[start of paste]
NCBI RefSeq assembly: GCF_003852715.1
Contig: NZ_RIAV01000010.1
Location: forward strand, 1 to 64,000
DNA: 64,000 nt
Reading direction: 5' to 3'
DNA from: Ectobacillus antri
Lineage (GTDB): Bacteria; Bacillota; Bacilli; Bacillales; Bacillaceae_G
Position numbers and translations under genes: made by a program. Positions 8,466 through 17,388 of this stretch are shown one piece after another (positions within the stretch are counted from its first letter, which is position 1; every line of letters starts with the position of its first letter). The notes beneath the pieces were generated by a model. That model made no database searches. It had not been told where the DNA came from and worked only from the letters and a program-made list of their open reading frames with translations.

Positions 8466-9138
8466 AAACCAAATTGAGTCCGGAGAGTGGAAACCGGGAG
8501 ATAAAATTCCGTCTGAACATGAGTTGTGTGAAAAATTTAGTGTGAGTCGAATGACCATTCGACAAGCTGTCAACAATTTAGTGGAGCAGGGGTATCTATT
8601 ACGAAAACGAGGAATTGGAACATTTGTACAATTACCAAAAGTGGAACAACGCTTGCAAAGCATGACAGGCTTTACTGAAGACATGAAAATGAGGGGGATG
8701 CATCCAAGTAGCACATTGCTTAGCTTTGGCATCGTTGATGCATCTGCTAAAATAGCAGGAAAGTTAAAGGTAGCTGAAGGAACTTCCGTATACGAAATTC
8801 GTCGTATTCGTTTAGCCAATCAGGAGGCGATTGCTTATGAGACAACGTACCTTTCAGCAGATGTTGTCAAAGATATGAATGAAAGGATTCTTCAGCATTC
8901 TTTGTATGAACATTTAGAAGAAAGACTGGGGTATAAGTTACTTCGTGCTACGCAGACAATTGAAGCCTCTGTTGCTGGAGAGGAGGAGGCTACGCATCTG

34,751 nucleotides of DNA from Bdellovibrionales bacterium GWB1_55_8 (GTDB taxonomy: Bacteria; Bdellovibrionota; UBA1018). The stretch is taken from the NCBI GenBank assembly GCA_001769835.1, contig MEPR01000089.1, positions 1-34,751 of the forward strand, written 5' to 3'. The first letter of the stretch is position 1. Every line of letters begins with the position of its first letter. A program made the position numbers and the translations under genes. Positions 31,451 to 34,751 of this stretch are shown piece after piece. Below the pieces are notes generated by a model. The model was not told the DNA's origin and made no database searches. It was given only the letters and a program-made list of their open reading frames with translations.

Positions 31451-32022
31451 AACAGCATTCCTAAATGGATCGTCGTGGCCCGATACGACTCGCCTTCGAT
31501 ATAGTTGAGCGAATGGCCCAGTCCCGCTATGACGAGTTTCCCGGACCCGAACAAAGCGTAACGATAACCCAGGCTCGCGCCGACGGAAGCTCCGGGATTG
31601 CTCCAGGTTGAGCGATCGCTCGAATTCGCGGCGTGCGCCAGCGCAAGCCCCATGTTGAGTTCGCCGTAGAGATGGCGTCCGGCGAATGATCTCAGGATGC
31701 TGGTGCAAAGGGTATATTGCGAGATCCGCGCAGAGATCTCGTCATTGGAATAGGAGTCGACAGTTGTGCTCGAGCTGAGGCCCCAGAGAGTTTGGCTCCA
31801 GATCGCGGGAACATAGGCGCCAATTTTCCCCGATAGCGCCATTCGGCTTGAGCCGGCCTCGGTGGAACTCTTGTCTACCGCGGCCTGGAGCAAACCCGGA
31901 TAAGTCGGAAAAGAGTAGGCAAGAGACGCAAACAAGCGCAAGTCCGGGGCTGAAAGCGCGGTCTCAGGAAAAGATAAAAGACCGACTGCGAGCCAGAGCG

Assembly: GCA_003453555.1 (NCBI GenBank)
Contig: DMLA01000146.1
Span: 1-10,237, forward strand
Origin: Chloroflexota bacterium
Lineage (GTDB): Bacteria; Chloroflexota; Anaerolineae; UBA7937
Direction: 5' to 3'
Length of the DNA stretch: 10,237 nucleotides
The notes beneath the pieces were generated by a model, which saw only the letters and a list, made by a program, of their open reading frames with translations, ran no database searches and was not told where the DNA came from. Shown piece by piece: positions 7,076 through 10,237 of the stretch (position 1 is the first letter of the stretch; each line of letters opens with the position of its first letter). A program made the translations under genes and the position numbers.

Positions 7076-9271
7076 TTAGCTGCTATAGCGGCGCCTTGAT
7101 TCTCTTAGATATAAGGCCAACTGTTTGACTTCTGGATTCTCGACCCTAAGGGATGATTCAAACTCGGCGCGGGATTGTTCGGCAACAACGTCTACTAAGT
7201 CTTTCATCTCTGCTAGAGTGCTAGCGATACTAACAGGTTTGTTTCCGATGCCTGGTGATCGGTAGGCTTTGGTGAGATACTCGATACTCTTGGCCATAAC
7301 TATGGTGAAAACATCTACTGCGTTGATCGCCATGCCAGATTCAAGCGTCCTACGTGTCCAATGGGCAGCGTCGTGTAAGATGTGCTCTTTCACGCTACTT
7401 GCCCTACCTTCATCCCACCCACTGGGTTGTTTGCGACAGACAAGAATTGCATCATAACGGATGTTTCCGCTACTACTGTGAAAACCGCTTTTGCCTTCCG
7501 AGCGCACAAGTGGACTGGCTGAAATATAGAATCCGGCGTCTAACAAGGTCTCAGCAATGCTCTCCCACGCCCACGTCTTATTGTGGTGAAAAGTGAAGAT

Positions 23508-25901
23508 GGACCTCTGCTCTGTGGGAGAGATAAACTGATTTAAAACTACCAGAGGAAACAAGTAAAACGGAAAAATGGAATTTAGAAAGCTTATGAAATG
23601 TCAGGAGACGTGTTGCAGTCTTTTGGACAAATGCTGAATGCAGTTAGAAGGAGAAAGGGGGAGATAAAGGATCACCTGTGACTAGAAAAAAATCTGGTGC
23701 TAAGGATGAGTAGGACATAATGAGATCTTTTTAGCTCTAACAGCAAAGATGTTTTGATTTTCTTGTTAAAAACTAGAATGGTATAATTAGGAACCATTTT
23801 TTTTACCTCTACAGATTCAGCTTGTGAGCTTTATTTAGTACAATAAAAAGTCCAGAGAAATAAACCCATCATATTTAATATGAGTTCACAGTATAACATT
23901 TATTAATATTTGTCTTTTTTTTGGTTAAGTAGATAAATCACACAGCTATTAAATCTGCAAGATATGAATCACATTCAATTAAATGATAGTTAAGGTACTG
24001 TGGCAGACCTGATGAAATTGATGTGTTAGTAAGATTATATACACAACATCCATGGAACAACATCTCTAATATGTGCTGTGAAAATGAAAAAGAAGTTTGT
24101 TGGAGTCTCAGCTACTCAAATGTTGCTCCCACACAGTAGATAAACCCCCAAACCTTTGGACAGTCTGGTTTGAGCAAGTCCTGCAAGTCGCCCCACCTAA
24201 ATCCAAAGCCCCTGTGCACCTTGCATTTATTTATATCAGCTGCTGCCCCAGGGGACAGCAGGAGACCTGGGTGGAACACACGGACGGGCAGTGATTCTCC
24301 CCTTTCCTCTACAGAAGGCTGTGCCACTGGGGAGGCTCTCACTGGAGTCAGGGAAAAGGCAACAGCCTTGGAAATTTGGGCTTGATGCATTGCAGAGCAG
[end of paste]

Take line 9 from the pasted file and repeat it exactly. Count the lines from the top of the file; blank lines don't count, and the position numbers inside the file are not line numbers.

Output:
Positions 8466-9138